Well it's time for back-to-school shopping. Tax free weekend, too. I wonder why we can afford a tax free weekend when we can't afford to pay our state employees? At any rate, from Rabun Gap to Tybee Light mamas and daddies will be out in force taking advantage of the bargains. OK. Mostly mamas.
I can't wait to see what the styles are this year. They change pretty rapidly, you know, and most of the kids I know try to stay on the cutting edge. When I first started teaching, a hundred or so years ago, it was the age of big hair - and I mean on everybody. The girls in my first classes had big poofey hairdos with Farah Fawcett-style wings in front. I bet hair spray stock was sky high back in the late '70s. Come to think of it, a lot of the boys had similar hairstyles.
The black kids all had Afros, of course. I mean great big Afros. I can still see Wallace Roseberry in my mind's eye - sitting in the back of my science class. Wallace was one of my favorite students ever and served as a manager for my football and basketball teams for three or four years. In the seventh grade, when I first met him, Wallace was about 4 feet high and had an Afro that was about 4 feet wide.
I don't remember what the clothing styles for the students were in those days. I think most kids simply wore blue jeans and T-shirts - but I do recall that leisure suits were a big deal for men during my early days in the classroom. I had one that was powder blue and another one that was lime green. My word, I must have looked ridiculous in those things!
Not as ridiculous as I must have looked on my first day of school in the ninth grade, though.
My mama had taken me to White's - on the Square in Covington - to do my back-to-school shopping. I think nowadays you can buy an overpriced pastrami sandwich where I used to buy my back-to-school clothes.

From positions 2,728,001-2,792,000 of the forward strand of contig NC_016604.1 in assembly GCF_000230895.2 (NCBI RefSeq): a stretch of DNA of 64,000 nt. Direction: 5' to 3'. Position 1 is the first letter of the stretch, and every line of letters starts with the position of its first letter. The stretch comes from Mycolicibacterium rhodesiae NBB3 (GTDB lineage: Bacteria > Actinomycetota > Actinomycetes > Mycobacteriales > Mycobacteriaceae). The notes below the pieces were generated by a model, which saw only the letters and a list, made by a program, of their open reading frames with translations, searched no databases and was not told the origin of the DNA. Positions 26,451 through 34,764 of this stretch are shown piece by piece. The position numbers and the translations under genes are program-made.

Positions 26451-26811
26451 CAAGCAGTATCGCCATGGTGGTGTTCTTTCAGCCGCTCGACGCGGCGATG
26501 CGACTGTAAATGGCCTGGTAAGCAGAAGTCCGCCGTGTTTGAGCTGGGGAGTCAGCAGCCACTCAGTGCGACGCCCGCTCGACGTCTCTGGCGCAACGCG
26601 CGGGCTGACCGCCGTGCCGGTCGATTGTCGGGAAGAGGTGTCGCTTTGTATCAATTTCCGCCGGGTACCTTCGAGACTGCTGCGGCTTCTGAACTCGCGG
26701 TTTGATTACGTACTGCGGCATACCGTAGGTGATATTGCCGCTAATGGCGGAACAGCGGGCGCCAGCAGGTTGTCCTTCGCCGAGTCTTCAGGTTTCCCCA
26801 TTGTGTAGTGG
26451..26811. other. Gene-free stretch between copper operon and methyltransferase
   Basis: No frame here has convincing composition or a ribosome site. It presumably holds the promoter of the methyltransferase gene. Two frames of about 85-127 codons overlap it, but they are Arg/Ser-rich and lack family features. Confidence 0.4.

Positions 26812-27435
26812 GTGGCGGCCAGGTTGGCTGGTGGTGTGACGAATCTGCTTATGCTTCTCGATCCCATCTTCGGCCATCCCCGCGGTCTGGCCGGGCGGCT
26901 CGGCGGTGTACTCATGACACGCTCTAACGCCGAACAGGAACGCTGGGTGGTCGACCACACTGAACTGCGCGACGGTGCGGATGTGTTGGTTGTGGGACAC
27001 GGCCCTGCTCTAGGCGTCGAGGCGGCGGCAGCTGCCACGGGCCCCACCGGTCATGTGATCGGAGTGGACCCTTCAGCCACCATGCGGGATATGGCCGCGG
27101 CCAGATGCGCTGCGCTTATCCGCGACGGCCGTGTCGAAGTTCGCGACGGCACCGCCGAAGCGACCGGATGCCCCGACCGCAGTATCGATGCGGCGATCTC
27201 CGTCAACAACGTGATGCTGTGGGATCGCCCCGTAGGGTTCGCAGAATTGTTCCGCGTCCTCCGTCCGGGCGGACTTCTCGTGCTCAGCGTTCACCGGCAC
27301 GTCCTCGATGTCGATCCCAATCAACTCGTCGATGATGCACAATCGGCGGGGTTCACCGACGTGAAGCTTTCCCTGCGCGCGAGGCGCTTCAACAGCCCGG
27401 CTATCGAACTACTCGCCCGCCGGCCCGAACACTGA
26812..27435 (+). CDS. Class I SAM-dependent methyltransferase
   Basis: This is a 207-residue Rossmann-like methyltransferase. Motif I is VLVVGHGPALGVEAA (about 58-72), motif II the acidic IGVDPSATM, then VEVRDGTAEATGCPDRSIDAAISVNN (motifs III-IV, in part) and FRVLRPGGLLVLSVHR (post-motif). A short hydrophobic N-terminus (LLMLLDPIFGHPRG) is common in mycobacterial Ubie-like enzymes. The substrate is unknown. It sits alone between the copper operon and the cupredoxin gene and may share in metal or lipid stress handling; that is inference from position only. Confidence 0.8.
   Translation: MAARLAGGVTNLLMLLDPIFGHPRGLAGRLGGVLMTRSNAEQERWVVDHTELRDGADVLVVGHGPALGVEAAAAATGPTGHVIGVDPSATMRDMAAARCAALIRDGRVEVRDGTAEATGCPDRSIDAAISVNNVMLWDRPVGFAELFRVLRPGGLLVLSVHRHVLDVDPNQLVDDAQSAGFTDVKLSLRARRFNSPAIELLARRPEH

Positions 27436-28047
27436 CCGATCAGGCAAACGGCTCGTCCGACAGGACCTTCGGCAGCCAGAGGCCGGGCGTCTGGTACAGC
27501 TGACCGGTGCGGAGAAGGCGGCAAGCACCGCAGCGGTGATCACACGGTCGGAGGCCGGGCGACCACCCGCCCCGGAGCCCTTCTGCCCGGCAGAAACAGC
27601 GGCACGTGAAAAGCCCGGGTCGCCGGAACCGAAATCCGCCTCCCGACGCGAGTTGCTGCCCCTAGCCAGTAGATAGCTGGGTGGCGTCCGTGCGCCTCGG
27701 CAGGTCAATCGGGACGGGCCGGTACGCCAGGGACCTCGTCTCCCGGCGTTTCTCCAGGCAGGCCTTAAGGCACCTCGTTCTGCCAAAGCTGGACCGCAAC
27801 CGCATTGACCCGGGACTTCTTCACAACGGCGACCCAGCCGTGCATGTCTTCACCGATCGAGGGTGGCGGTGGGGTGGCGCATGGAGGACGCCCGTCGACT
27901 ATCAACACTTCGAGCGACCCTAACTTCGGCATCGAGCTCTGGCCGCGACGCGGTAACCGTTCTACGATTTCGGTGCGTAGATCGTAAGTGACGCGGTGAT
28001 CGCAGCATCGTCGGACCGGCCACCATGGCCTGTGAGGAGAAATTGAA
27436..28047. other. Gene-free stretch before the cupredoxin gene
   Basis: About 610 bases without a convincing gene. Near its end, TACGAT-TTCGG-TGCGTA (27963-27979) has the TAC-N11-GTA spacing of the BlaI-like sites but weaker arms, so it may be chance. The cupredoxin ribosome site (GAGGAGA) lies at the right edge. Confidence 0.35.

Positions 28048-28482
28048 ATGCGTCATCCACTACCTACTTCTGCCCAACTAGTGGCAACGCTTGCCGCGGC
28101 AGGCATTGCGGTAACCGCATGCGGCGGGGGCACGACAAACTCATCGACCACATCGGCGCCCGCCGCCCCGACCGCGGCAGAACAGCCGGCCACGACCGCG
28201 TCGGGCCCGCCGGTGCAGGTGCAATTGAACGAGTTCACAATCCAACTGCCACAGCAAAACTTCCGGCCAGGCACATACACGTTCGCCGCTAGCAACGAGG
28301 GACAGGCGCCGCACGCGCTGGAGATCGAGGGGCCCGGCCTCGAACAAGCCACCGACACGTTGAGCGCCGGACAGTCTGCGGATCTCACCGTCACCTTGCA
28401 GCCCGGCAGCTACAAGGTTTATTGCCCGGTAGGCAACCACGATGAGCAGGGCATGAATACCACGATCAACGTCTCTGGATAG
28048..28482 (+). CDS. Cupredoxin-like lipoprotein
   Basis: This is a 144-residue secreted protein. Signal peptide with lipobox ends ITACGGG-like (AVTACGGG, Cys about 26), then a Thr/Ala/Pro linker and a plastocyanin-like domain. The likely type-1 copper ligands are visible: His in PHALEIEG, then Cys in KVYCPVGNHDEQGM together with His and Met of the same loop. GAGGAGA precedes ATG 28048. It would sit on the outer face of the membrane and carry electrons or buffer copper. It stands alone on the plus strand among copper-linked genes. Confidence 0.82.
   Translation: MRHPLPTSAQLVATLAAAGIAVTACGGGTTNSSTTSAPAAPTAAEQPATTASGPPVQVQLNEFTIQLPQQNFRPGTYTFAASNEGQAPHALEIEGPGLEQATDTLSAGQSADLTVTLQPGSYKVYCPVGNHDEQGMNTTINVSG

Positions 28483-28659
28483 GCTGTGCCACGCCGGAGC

Mama wanted me to buy a couple of pairs of trousers and a shirt or two, but I fell in love with a pair of brushed denim jeans - the first time I had ever paid good money for clothes that looked old - and a matching denim shirt. But get this. The shirt had a big collar and rawhide laces where the buttons should have been.
To this day I don't know why Tommie Huckaby spent her hard-earned money on that outfit, but she did. And to this day I don't know why I put that outfit on and wore it to Newton County High School on the first day of ninth grade, but I did. I had almost lived it down by Christmas.
Miniskirts made it to Georgia when I was a senior in high school. I will be forever grateful, but must admit that as hemlines rose my grades went down in direct proportion. Like Forrest Gump, "That's all I have to say about that."
For the past few years we have had to deal with busting slack, of course, among male students. That's when guys wear slacks that are so baggy they have to hold them up with one hand when they walk down the hall. School administrators from Timbuktu to Kalamazoo have tried to fight the Battle of the Baggy Pants. Some even claim to have found solutions, but I take most of those claims with a grain of salt because I know human nature and have been a keen observer of adolescent behavior for decades.
For a while young ladies wanted to wear hip hugger pants to school with short-midriff shirts - and never the twain would meet. At other times low-cut blouses were in. And skirt lengths have fallen and risen like the stock market on steroids.
But despite the varying fashion trends, most students on most days show up at school in T-shirts and jeans - just like they have for most of my life. Of course, T-shirts present a brand new problem for educators nowadays because they come with such interesting designs. And sometimes it is hard to determine what is appropriate and what is inappropriate - or what is benign and what is inflammatory. After all, there is no accounting for taste and one person's goose is another person's gander - or something like that.
Oh, well. Whether the pants are down below the hips or up under the armpits, kids have to be taught and whatever the fad happens to be this year, it won't last long.
Whenever I get too upset about what kids are wearing I take a look at an old picture of myself at a Three Dog Night concert. I had on orange-striped bell bottoms, a brown Banlon shirt and blue suede platform shoes - and my hair was almost to my shoulders. I turned out OK, for the most part.
But, if I see a kid get off the bus Monday with brushed denim pants and a matching shirt with rawhide ties, I might have to have a long talk with that particular person.